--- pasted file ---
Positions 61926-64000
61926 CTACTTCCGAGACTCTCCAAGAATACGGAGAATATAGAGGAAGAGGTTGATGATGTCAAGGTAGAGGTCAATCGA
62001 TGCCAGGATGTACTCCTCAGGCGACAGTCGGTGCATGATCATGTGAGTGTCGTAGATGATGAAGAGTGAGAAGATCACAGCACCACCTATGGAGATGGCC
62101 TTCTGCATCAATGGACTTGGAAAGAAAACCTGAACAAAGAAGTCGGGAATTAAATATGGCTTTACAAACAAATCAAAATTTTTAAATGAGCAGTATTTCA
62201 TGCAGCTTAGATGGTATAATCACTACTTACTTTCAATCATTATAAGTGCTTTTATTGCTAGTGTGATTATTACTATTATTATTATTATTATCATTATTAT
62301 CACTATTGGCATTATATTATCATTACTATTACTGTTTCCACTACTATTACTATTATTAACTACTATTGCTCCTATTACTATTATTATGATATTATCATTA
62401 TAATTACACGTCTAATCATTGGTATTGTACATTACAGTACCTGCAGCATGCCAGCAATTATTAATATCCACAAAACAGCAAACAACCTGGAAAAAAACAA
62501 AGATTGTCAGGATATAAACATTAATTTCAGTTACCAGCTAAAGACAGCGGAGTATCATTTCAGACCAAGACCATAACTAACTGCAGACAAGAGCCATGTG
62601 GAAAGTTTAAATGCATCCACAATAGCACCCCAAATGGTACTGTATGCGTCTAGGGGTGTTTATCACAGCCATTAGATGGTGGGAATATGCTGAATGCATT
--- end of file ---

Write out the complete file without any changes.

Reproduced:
Positions 61926-64000
61926 CTACTTCCGAGACTCTCCAAGAATACGGAGAATATAGAGGAAGAGGTTGATGATGTCAAGGTAGAGGTCAATCGA
62001 TGCCAGGATGTACTCCTCAGGCGACAGTCGGTGCATGATCATGTGAGTGTCGTAGATGATGAAGAGTGAGAAGATCACAGCACCACCTATGGAGATGGCC
62101 TTCTGCATCAATGGACTTGGAAAGAAAACCTGAACAAAGAAGTCGGGAATTAAATATGGCTTTACAAACAAATCAAAATTTTTAAATGAGCAGTATTTCA
62201 TGCAGCTTAGATGGTATAATCACTACTTACTTTCAATCATTATAAGTGCTTTTATTGCTAGTGTGATTATTACTATTATTATTATTATTATCATTATTAT
62301 CACTATTGGCATTATATTATCATTACTATTACTGTTTCCACTACTATTACTATTATTAACTACTATTGCTCCTATTACTATTATTATGATATTATCATTA
62401 TAATTACACGTCTAATCATTGGTATTGTACATTACAGTACCTGCAGCATGCCAGCAATTATTAATATCCACAAAACAGCAAACAACCTGGAAAAAAACAA
62501 AGATTGTCAGGATATAAACATTAATTTCAGTTACCAGCTAAAGACAGCGGAGTATCATTTCAGACCAAGACCATAACTAACTGCAGACAAGAGCCATGTG
62601 GAAAGTTTAAATGCATCCACAATAGCACCCCAAATGGTACTGTATGCGTCTAGGGGTGTTTATCACAGCCATTAGATGGTGGGAATATGCTGAATGCATT